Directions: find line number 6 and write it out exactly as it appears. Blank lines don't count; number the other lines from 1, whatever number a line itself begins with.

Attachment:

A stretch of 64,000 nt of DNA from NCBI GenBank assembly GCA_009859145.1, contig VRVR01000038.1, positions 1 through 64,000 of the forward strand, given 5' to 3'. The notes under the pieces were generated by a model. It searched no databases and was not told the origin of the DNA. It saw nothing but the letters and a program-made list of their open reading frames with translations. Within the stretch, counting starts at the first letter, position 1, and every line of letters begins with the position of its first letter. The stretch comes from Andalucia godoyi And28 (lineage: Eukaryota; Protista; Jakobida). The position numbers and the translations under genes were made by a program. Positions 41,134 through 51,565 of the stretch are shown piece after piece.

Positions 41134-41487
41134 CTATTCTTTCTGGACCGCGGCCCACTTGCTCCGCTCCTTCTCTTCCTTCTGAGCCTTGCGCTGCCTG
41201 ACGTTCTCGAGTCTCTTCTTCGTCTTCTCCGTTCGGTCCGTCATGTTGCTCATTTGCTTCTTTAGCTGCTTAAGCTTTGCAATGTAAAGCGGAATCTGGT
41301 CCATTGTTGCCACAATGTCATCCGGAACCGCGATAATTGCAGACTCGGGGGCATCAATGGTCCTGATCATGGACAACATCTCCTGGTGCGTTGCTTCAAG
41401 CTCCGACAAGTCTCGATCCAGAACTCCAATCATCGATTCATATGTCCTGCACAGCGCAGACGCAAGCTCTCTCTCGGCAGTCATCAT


41401 CTCCGACAAGTCTCGATCCAGAACTCCAATCATCGATTCATATGTCCTGCACAGCGCAGACGCAAGCTCTCTCTCGGCAGTCATCAT